As a household name in the fashion industry, a leader in the feminist movement, and a business-savvy working woman, Rebecca Minkoff is proof that there isn't a price to pay for motherhood—you can still have it all, even when pregnant. 

By Lauren Pardee
January 23, 2018

There were never any doubts in Rebecca Minkoff’s mind that she was going to pursue her dreams of becoming a world-renowned fashion designer—but it’s hard to predict all that this encompasses. Minkoff is not only the founder and face of a global brand, but she is a wife to actor and director, Gavin Bellour, as well as a mother-of-two to her son, Luca, and daughter, Bowie.

Real Mom Talk Rebecca Minkoff
Credit: Sam Aronov/Shutterstock

Rebecca Minkoff’s apparel, footwear, jewelry, accessories, and most famously known handbags embody her “downtown romantic” aesthetic, cool-girl innovation, and millennial-focused streetwear. Minkoff’s influence in pioneering a consumer-focused fashion week, as well as the launch of “RM Superwomen”—a new social platform highlighting women’s rights activists—shows this designer is all about changing the game. (Yes, many of the iconic outfits seen at the 2018 Women’s March are from Minkoff’s “The GRL PWR” line.)

With one Google search, headlines featuring the powerfully-brilliant Minkoff fall in line—yet little mention the fact that the 37-year-old is expecting her third child during this year’s New York Fashion Week.

Rebecca Minkoff and Kids on Couch
Credit: Colette De Barros

As she inspires entrepreneurs (both men and women), goes against the grain in efforts to bring the traditional fashion industry into the digital age, and celebrates female empowerment, Minkoff also thrives in her role as a mom. Her life is far from ordinary, but it works—and she is proof that strong women can have it all, even when pregnant.

Mom lifestyle expert Pamela Pekerman got the chance to catch up with her long-time friend Rebecca Minkoff to discuss how motherhood fits into her whirlwind life:

Motherhood taught her the importance of empowering others: “You know it’s funny, prior to having children, I worked till midnight every night—I didn’t think anything of it. I worked weekends, traveled…I never had anything I had to get home to. The minute I had my son it was really important to me that I was going to raise him. I was not going to pay someone else to raise the child that I birthed. So, I think it was about finding my new boundaries and making sure that I had to be OK with empowering others to do good work, to make mistakes, and really depending on a team. I think it is really key if you have a crazy business or you are starting a business and you’re a mom or you want to become one that you surround yourself with people you can trust."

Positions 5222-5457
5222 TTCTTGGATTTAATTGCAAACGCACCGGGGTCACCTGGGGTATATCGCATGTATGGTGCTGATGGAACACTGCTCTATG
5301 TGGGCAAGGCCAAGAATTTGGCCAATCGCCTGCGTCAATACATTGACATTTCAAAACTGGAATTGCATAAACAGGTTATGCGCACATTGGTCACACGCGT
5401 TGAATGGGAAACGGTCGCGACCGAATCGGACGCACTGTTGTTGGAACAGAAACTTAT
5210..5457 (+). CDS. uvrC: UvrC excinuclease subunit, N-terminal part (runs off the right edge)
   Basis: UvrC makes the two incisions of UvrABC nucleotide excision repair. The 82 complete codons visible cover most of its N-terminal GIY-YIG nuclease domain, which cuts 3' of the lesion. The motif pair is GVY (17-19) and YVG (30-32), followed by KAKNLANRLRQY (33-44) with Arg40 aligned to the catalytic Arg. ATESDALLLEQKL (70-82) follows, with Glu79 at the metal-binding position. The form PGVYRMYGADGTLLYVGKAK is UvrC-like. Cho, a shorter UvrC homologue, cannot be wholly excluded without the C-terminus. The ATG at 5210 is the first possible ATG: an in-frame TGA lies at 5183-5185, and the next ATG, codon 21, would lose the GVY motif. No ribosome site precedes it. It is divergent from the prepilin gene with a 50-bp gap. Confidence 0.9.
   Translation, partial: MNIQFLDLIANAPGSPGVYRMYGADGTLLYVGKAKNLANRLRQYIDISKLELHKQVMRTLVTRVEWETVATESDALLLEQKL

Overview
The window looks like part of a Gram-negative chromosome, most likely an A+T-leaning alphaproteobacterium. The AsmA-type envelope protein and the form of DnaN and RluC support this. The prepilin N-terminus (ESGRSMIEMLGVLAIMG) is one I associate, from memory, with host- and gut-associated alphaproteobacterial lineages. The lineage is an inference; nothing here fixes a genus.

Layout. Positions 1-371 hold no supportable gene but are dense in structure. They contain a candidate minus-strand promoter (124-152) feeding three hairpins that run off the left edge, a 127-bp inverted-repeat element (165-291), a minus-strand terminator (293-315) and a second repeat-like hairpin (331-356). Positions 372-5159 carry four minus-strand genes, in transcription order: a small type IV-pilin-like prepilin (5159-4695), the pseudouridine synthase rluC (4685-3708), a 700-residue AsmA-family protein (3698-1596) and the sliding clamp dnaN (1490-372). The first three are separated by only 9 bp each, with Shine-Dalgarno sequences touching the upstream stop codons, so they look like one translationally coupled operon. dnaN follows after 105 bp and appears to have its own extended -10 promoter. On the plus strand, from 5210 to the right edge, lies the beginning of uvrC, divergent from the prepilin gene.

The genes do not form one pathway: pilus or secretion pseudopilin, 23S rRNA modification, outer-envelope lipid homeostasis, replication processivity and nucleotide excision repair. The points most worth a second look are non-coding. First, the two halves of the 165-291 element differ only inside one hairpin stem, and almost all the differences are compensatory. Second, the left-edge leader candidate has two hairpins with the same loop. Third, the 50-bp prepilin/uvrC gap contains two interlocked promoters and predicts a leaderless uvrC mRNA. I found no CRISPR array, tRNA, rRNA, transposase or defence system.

There was never a defining moment she felt established enough to have children: “One never feels established. I think as an entrepreneur I don’t know a single entrepreneur who is like yes, I’ve made it I can kind of sit back and relax. I just didn’t feel ready prior as a human. I still wanted to go out all night, I still wanted to travel—I didn’t want to report to anybody. Even while pregnant with my son I didn’t want to verbalize it so I would text my husband—he’d be sitting right next to me—and I’d be like, “I don’t know why we did this, why did I want a child?” The minute he came out I was like, what is wrong with me and why did I ever worry about that? Now when I do go out to do young people things I’m like, I’d rather be home right now. I just want to go hang out with my kids. Not that I don’t want to be an adult but the things I thought I would miss, I don’t.”

She had no idea what type of mom she wanted to be: “It’s funny, if I look back I had no concept of who or how I would be as a mom, I just knew my mom made our childhood about having a lot of fun and so that was the one thing—if I have kids I just want them to have a lot of fun. So other than that, no one could have prepared me mentally for who I am as a mom.”

She tries not to take parenting too seriously: “I think if you look at the fact that as a race we have survived, I think now there are so many books on how to parent, what you should do right, and what’s wrong. I think the fact that we have been able to survive without any of those books and it’s not like we are surviving better with them. I think there are more barriers and more just anxieties and neurosis since all these rules have applied. You know if you look at that movie Babies you see these parents in Africa who go hunting and leave their 9-month-old to fend for itself, you know and I think just—not that you are going to embrace that in New York City. Just relax a little bit and really try to raise them as tiny adults, you know. Treat them like adults and they happen to be in a little body.”

She believes in complimenting the rightness in another woman: “Right now there is so much talk about being equal. When we start mom shamming we are just making it harder on ourselves to ever be equal, right? Because we are already starting that pecking order and that pushing each other down and judging each other—that helps none of us rise together and the only way we are going to kind of win the equality fight is if we are a team. I think there are many different ways to parent and not one lane of them is wrong. I’m not perfect, I have had thoughts too or have said things that were inappropriate, but I think the more you can just compliment the rightness in another woman and what they are doing. And also Instagram is not real, you can’t just judge base on a mom’s Instagram feed of their highly curated life that you’re like, oh she must never see her children.”